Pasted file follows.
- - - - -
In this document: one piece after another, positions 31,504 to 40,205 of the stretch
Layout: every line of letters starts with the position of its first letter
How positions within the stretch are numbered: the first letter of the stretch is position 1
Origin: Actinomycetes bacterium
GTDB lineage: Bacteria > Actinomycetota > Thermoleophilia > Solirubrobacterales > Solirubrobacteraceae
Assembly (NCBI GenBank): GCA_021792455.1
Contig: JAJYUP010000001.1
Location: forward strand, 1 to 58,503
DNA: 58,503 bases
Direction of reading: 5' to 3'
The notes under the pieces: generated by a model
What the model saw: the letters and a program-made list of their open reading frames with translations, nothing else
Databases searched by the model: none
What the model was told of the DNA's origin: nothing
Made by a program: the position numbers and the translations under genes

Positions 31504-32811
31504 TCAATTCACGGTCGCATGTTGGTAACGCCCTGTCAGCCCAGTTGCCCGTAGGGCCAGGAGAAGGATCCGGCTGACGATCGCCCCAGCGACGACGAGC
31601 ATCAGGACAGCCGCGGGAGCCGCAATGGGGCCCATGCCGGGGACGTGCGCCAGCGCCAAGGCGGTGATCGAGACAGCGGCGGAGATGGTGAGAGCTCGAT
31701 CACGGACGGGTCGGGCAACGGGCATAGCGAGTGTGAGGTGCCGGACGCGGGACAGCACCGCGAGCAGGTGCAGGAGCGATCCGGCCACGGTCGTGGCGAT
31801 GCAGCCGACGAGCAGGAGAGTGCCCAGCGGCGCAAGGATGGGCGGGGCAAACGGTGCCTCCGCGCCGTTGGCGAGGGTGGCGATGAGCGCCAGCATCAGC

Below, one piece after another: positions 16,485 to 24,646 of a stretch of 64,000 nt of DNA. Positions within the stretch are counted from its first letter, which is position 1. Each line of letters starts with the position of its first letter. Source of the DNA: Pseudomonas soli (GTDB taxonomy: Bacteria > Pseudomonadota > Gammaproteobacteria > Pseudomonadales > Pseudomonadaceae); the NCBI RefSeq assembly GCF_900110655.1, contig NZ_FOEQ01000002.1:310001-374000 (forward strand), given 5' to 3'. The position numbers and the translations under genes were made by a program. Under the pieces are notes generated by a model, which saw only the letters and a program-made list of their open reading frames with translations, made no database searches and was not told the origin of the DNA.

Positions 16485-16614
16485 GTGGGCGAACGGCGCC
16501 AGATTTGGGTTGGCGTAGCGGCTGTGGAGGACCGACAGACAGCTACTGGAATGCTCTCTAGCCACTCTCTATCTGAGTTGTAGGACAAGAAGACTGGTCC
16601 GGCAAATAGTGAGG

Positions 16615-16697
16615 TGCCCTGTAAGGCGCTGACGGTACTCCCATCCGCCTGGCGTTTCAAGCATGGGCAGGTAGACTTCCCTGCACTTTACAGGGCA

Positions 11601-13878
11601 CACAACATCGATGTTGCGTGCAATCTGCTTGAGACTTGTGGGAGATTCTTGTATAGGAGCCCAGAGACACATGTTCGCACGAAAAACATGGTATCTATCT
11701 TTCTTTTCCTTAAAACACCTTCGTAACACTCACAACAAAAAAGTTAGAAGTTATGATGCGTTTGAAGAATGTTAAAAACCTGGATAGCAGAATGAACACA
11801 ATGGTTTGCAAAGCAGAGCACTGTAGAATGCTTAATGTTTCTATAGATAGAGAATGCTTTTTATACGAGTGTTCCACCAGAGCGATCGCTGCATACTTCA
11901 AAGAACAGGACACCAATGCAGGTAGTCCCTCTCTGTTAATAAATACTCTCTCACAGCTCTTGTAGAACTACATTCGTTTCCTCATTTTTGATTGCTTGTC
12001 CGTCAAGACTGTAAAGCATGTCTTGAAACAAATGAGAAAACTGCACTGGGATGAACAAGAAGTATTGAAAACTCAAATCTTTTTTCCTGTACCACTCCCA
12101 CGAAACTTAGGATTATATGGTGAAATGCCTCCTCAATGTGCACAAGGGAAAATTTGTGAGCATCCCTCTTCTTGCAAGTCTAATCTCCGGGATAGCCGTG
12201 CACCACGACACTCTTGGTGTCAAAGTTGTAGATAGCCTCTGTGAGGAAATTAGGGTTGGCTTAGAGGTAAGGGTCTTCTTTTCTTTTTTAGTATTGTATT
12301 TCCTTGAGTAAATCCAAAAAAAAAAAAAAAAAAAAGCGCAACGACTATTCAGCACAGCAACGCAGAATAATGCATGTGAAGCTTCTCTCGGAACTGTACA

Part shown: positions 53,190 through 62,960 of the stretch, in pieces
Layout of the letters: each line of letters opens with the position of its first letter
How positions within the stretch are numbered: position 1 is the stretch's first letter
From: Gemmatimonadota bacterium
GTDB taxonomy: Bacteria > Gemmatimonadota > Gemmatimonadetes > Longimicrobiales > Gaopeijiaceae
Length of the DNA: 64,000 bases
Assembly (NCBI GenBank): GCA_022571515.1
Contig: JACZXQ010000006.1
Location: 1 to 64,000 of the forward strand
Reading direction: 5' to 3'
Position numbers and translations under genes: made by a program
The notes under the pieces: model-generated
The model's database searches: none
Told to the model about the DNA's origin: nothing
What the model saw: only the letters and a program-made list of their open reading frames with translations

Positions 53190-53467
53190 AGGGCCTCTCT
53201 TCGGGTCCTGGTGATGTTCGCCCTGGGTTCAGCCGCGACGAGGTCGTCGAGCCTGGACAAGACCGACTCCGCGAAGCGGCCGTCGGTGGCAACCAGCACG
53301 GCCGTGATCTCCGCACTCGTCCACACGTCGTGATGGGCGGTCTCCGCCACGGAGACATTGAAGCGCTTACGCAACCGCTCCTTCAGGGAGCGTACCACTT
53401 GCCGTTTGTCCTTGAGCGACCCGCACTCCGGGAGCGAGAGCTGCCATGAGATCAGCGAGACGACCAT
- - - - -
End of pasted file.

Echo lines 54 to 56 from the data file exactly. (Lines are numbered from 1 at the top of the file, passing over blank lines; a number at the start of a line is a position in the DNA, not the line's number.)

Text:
53201 TCGGGTCCTGGTGATGTTCGCCCTGGGTTCAGCCGCGACGAGGTCGTCGAGCCTGGACAAGACCGACTCCGCGAAGCGGCCGTCGGTGGCAACCAGCACG
53301 GCCGTGATCTCCGCACTCGTCCACACGTCGTGATGGGCGGTCTCCGCCACGGAGACATTGAAGCGCTTACGCAACCGCTCCTTCAGGGAGCGTACCACTT
53401 GCCGTTTGTCCTTGAGCGACCCGCACTCCGGGAGCGAGAGCTGCCATGAGATCAGCGAGACGACCAT